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November 8, 2010
Volume 88, Number 45
pp. 24 - 27

Seed Defenders

Agrochemical firms combine chemistry and biology to fend off pests and boost plant health

Melody Voith

TECHNICOLOR COATS Treated seeds are pigmented to differentiate them from untreated seeds. Syngenta
TECHNICOLOR COATS Treated seeds are pigmented to differentiate them from untreated seeds.
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Early every spring, farmers drop tasty, expensive seeds into furrows of damp, cold soil. Hungry insects and famished fungi await this gift from above, often chowing down before the seeds even have a chance to germinate.

When seeds get eaten, or tiny sprouts wither from fungal invasion, the promise of today’s pricey genetic traits goes unfulfilled. To wait until the climate is more forgiving means a shorter growing season, which in colder climates can be risky.

“Farmers get a huge yield advantage when planting early. There may be snow on April 6, but then you see tractors on April 10,” remarks Palle Pedersen, seed care technical manager at the crop protection firm Syngenta. As the former soybean agronomist for the State of Iowa, Pedersen has had a clear vantage point for observing the development of new technologies that protect seeds.

Although genetic modification and advanced hybridization tend to get the glory, today’s seeds owe much of their improved survival during germination to specialty seed treatments, Pedersen says. “We have good cold tolerance built into the germplasm, but seed treatments that protect the seed in the cold and damp give you an even higher stand and yield,” he observes.

Seed treatments are the result of collaboration among chemists, plant scientists, and agronomists. Together, these researchers come up with tailored combinations of fungicides, insecticides, and nematicides that are mixed with a polymer coating to surround and protect each seed.

Agrochemical seed treatments, such as those sold by Syngenta, have become the norm in the seed business, and new products continue to emerge from the development pipeline. But now they are being joined by biological approaches. Proponents of biological treatments claim that microorganisms give plants longer-lasting allies against pests and encourage earlier, more vigorous growth.

The biological approach is still at an early stage, Pedersen cautions. “If you go through every paper that’s been published, it works very well in greenhouses and growth chambers—in controlled conditions. In the real world, you get inconsistent results.”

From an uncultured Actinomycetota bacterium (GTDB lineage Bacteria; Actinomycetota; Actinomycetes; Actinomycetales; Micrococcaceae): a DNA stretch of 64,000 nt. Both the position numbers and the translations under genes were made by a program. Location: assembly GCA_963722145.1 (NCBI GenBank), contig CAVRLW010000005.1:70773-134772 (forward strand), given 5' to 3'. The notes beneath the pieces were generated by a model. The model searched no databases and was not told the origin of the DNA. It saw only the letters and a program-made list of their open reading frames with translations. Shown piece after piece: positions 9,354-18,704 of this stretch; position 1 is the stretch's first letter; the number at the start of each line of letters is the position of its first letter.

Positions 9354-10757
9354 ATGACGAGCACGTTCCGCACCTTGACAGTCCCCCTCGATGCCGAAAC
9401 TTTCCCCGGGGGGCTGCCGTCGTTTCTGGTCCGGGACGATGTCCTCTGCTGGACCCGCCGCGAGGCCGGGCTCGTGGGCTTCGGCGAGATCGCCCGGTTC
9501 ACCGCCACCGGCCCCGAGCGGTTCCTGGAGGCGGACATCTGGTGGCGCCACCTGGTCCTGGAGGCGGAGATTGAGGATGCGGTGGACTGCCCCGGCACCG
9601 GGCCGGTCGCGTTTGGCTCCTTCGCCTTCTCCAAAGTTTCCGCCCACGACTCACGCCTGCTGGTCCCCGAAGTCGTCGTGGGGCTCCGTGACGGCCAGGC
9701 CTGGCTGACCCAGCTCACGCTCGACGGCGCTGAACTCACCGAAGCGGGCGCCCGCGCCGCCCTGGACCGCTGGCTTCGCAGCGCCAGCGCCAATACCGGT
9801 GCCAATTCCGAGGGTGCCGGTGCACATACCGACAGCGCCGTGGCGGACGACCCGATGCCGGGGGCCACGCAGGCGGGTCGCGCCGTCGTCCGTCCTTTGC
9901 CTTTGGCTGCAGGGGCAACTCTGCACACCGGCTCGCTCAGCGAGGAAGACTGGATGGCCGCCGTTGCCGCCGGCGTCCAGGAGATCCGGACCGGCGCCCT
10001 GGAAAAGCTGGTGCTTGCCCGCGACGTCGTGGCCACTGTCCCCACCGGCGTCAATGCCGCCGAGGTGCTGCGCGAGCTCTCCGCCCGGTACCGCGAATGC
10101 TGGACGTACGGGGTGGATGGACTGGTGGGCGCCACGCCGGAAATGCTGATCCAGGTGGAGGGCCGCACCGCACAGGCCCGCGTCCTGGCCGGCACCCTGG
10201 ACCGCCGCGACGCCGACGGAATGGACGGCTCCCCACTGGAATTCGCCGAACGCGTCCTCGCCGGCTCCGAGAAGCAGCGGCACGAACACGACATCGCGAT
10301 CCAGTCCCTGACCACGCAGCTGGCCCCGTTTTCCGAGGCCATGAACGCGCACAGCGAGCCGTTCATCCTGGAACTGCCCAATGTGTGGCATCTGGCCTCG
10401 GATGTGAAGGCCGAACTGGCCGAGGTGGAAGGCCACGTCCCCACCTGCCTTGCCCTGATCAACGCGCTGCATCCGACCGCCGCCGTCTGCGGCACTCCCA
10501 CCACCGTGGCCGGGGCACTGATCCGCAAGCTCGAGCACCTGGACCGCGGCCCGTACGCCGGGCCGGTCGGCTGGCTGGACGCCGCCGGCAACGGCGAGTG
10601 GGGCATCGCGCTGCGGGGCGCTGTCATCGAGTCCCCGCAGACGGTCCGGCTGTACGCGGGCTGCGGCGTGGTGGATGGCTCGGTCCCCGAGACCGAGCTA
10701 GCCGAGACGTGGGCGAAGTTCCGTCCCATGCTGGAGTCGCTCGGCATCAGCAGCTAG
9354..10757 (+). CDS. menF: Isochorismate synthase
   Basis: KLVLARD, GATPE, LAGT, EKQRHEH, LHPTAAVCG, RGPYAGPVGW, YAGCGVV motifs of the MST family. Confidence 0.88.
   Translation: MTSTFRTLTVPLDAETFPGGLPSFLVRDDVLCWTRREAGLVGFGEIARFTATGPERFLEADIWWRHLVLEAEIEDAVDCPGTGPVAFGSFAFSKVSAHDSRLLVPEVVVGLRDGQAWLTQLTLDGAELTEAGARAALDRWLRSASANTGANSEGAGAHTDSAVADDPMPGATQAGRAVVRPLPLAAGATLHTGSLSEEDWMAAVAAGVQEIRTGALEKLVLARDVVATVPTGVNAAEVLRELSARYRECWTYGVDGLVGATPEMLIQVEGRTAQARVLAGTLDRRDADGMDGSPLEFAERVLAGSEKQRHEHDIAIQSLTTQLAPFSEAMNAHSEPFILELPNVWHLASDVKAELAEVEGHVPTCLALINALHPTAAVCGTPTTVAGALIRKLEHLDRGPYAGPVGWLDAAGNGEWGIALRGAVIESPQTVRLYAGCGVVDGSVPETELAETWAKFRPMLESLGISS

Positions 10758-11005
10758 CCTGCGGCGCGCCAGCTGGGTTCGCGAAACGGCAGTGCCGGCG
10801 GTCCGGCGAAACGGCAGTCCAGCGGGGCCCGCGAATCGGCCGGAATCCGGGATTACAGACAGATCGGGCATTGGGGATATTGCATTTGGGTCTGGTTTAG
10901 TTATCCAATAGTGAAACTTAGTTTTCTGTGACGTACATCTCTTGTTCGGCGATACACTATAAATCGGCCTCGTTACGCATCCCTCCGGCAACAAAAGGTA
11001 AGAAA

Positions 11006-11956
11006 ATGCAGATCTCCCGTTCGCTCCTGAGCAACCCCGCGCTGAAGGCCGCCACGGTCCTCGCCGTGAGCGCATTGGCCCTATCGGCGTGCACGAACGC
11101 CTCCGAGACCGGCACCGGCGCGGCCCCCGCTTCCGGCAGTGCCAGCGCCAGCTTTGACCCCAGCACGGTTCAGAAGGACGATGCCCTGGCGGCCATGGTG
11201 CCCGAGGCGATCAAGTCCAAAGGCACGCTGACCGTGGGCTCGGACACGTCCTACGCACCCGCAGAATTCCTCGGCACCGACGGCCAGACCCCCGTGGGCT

On the other hand, every major seed firm is investigating biological approaches, Syngenta included. Bayer CropScience, Monsanto, and BASF are also engaged in the hunt for next-generation seed treatments.

Microbes are poised to take a big bite out of the market, according to Brad Griffith, Monsanto’s global seed treatment lead. The oldest biological seed treatments are inoculant microbes added to soybeans to improve nitrogen fixation. Griffith forecasts that a new generation of products will push biologics from one-fifth of the seed treatment market today to one-third by 2015. Now, to work alongside its next-generation gene traits, Griffith says, Monsanto is “looking forward to yield and stress resistance—for example, for drought—in new seed treatments.”

Microbes are poised to take a big bite out of the market.

Seed treatments in general have grown in popularity with farmers over the past decade, and adoption has picked up speed in the past two years. The main driver has been high prices for today’s genetically modified seeds. The sales manager of a seed supplier in the upper Midwest, who asked not to be identified because he is not supposed to reveal retail seed prices, says farmers pay about $104 per acre for Monsanto and Dow Chemical’s new Genuity SmartStax corn, which includes about $6.00 worth of seed treatment technology. “They’ll buy as much insurance as they can,” he says.

The global seed treatment market has reached $1.5 billion annually and is growing at a rate of 10 to 12% per year, according to a report by Laurence Alexander, chemicals analyst at the investment firm Jefferies & Co. “As more traits are stacked and integrated into seeds, seed treatments can provide a cost-efficient way for farmers to protect their investment,” Alexander says. He points out that the products appeal to farmers worldwide: Only 25% of the market is in the U.S.